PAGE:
Safety glass: what it is and where it is used
There are different types of safety glass, according to the applications, to ensure the safety of people and things
What is safety glass?
The so-called safety glass is glass that must guarantee the safety of people and things close to it.
There are various regulations that identify and describe safety glass panels: In Italy the most important is UNI 7697 which regulates the minimum safety criteria for glass applications based on different factors such as location, use, size and stress expected.
It is therefore important to emphasize that, according to the applications, the types of glass suitable to guarantee safety change.
Thermal tempered glass
Thermal tempered glass is a glass that undergoes heat treatment consisting of a heating phase and a very rapid cooling phase. This makes it many times more elastic and durable than traditional glass.
Tempered glass resists shocks very well and in addition, in case of breakage it pulverizes into small, non-sharp and not dangerous fragments. The UNI 12150 determines, among many factors, how many and how small these fragments must be in order not to be dangerous.
Laminated, or layered glass is a glass that combines two or more glass layers via a plastic film, such as PVB or Polyvinylbutyral, which acts as a glue. The plastic film keeps the fragments attached in case of breakage and thus eliminates the risk of injury to people and damage to objects.
Depending on the safety levels you want to obtain, you can evaluate different thicknesses and number of overlapping layers of glass. The more thicknesses and layers increase, the more resistance increases, up to bullet- proof glass.
Where and when to use safety glass?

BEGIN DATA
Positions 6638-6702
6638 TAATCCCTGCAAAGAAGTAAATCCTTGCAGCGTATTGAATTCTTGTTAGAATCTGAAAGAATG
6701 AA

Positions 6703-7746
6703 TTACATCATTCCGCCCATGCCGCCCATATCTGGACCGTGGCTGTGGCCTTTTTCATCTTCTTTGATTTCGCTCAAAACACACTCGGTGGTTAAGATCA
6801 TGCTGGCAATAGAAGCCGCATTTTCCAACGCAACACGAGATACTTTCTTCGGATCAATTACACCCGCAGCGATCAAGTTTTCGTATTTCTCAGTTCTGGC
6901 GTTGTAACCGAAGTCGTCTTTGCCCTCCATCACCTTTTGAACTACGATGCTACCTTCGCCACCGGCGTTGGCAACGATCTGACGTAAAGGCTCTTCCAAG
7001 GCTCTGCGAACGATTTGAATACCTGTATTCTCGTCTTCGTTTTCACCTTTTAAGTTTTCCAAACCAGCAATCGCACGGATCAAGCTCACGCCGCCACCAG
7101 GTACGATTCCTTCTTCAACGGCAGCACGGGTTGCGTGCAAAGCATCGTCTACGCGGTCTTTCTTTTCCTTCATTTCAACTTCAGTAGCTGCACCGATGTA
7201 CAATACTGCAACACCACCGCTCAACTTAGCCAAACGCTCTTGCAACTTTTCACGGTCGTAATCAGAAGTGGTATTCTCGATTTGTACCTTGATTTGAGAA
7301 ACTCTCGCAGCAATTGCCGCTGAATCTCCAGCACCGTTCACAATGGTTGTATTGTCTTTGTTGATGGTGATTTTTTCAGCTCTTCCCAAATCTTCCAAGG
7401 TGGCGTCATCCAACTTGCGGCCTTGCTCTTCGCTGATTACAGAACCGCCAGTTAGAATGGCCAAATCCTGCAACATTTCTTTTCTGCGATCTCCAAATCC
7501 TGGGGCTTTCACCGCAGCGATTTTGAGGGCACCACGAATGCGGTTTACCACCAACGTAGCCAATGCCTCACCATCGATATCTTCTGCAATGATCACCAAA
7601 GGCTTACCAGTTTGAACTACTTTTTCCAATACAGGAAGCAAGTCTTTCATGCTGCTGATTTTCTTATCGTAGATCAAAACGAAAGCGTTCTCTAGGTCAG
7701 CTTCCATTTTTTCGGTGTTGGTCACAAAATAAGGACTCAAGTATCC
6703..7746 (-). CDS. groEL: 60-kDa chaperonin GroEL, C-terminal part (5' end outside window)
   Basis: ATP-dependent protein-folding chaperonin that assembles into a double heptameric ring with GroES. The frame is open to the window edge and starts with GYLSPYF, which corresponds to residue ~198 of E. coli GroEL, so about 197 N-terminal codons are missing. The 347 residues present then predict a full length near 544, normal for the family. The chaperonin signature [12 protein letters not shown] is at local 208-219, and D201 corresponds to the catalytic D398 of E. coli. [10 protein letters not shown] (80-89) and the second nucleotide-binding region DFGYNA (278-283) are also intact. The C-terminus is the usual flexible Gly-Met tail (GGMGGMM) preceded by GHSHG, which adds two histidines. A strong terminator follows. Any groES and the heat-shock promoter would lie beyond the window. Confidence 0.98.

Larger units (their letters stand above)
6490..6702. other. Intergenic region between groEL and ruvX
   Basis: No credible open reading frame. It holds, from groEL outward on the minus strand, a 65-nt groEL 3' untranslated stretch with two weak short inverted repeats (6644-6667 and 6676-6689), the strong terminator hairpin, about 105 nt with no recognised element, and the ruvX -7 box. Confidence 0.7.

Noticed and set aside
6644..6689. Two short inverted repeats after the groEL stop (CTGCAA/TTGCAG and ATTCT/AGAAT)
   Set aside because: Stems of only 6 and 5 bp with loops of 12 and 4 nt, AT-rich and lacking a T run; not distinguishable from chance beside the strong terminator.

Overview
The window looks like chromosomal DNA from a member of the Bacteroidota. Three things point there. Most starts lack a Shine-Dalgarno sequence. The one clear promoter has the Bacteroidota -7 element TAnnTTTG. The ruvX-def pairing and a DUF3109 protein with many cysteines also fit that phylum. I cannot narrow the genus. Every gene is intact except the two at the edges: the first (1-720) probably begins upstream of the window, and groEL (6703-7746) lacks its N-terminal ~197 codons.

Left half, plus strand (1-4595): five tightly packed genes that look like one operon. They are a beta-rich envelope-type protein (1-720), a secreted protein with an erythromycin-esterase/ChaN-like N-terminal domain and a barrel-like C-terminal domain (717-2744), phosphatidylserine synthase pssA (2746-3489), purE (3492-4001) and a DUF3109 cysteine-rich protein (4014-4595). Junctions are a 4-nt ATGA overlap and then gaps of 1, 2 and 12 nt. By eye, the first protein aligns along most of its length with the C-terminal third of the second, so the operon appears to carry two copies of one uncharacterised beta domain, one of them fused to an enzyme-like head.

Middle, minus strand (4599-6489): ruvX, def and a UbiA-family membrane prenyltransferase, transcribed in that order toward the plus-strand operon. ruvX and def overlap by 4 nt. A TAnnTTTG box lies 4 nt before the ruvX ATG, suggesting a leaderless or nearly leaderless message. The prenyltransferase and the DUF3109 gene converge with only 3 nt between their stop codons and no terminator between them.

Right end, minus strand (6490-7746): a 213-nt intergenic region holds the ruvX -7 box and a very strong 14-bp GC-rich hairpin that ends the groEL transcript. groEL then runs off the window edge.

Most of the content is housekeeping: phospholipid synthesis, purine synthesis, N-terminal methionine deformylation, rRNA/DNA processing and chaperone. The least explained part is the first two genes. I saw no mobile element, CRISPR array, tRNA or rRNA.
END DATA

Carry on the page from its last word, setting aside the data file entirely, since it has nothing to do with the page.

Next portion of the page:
The safety glass has wide use in all sectors: architecture, interior, marine, transport. Choosing the correct safety glass depends on the applications.
Trasport offers an emblematic example.
Cars windshields has been made for several years of layered glass because, if something, such as a stone, hit them and break from the outside, the innerest layers keep them intact. Car lateral windows, on the other hand, are made of tempered glass so that they can be broken from the outside in case of need. The same applies to the emergency windows of public transport, made in such a way as to be broken with the appropriate gavel and create a way out in case of accident.
Tempered glass and laminated glass are not mutually exclusive but can also combine together to create the best performing products possible.
An example is parapets. In fact, the standard foresees that parapets fixed with lower profiles or studs use laminated glass in which at least one layer is tempered. In this way, resistance is guaranteed in case of collision and, even in case of accidental breakage of a layer, there is always at least another one creating a safe barrier between the person and the vacuum. In the picture below, a recent project of Veneto Vetro for a private residence.
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